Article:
You might see several varieties of farro at the supermarket, and here’s the difference between them. Whole farro is the entire grain, completely encased in the bran. Semi-pearled farro is processed to remove some of the bran and pearled farro has all the bran removed. Bran is the tough coating of the grain, a good source of fiber, protein and fat. Bran-on types of farro take longer to cook unless you soften the brain by soaking it in water overnight in the fridge. Pearled farro has all the bran removed and doesn’t need to be soaked.
Steps to Take Before Cooking Farro
Farro can be cooked like rice or like pasta – easy as can be. But before you get cooking, here are a few things you should do to prep your farro.
No matter which cooking method you choose when cooking farro, the first step is to rinse it to remove any dust remaining after processing. Farro itself doesn’t get gummy or sticky when cooked, even if it’s cooked longer than necessary. However, the dust left in the grain during processing can be a culprit. Use a fine strainer and rinse the farro under cold water. There won’t be nearly as much dust as you’ll find in rice, so the water will run clear much more quickly.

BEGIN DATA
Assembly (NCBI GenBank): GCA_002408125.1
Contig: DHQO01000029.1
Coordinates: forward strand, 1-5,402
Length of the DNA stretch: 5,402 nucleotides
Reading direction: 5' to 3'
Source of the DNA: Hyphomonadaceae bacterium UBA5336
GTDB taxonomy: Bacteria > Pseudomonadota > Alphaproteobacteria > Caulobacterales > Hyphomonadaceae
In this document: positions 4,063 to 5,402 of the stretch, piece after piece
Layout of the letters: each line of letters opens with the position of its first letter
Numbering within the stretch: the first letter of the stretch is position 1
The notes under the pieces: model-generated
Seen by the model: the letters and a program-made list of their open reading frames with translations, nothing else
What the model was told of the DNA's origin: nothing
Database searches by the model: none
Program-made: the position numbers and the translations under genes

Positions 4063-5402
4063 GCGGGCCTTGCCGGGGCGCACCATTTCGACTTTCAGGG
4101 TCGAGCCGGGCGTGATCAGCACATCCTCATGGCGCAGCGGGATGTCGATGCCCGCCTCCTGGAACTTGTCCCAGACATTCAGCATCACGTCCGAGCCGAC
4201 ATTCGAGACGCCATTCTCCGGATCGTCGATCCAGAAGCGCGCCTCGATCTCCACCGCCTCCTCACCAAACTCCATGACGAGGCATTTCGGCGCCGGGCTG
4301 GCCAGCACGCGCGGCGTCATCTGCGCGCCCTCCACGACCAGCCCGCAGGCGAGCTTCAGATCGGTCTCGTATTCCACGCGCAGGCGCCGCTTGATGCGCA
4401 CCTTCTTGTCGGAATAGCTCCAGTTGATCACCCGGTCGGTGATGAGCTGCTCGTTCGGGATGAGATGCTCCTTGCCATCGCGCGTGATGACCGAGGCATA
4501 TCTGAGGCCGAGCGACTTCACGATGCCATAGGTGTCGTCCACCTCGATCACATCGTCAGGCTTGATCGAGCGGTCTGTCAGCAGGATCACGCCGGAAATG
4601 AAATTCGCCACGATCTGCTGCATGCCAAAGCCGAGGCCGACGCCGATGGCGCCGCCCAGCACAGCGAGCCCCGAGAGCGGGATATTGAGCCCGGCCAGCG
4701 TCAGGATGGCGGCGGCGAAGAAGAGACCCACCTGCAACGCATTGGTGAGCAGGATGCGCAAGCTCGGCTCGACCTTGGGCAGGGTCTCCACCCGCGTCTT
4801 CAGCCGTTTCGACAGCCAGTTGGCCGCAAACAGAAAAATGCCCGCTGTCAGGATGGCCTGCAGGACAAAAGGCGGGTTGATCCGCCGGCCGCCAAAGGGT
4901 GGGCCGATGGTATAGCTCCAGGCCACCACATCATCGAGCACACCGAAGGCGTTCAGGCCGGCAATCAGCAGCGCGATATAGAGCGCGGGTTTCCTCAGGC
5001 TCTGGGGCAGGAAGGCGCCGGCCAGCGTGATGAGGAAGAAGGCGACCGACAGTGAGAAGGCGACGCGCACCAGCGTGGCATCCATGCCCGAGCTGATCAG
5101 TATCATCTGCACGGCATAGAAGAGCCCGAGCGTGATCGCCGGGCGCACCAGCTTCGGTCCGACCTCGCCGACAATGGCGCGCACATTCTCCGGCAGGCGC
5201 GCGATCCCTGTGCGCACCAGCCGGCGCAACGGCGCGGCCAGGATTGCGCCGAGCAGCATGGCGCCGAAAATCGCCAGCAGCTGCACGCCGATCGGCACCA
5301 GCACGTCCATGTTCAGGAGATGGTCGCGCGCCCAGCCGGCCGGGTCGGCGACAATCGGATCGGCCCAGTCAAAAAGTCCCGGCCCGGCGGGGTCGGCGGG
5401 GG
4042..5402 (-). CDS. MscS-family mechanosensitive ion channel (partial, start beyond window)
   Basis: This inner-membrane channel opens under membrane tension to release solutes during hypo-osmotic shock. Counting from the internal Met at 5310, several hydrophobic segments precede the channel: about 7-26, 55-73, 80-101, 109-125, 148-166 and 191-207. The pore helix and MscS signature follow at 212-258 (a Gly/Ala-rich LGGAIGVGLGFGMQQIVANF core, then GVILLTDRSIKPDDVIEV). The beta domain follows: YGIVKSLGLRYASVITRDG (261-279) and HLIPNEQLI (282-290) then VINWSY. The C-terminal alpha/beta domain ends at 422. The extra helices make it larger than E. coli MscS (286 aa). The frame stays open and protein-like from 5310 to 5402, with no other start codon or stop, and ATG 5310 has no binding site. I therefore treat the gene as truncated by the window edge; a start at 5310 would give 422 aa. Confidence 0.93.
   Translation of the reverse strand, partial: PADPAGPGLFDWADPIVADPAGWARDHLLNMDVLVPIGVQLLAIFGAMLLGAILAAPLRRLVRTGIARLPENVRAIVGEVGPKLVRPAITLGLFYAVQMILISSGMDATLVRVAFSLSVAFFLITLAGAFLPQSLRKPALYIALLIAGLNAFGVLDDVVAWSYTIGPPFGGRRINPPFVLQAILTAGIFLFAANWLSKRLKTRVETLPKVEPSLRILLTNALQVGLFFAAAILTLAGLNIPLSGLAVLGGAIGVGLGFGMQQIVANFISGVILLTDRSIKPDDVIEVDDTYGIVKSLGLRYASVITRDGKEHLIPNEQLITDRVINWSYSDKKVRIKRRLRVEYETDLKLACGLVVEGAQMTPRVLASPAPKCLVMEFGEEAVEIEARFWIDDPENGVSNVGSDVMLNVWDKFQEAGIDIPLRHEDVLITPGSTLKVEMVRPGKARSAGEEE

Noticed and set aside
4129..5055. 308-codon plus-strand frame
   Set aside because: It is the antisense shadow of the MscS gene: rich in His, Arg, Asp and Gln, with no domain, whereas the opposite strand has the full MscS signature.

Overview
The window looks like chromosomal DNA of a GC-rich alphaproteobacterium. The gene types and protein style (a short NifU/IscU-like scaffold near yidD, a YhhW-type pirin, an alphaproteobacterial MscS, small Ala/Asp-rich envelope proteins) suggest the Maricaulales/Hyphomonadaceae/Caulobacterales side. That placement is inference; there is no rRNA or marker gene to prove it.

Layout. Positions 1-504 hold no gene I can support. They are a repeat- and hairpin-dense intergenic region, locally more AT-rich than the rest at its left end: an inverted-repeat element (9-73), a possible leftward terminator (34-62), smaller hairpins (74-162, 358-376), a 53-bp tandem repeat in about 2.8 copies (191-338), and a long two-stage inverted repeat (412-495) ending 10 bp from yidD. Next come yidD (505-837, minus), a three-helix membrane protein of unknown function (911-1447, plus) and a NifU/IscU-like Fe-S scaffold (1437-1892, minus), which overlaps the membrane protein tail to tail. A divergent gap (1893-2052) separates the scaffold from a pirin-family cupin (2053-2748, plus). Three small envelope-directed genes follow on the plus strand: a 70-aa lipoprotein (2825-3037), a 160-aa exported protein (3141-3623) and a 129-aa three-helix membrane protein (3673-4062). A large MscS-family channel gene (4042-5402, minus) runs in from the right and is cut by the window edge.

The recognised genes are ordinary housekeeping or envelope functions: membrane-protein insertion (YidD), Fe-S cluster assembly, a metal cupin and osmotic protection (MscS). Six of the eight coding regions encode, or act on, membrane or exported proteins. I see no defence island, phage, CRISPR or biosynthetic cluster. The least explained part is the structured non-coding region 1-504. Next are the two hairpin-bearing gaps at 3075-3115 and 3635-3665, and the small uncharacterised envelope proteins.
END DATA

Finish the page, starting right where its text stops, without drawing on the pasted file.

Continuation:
As we've already discussed, soaking whole farro or semi-pearled farro will speed up the cooking time significantly - although it's not necessary. If you have the forethought, add the farro to a bowl of water and soak it overnight in the refrigerator.
Toasting isn’t a step included in most recipes because it’s not required. It will, however, add an even nuttier flavor to the grain. But: you can’t toast farro right after you’ve rinsed or soaked it. Absorb as much water as possible by setting the strainer with the rinsed farro on a triple layer of paper towels. After you’ve done this, put the farro and a teaspoon of oil in the pot you’ll be cooking it in and toast over medium heat until it just begins to smell nutty, 4 to 6 minutes. If the farro is still pretty wet, it will take longer to toast.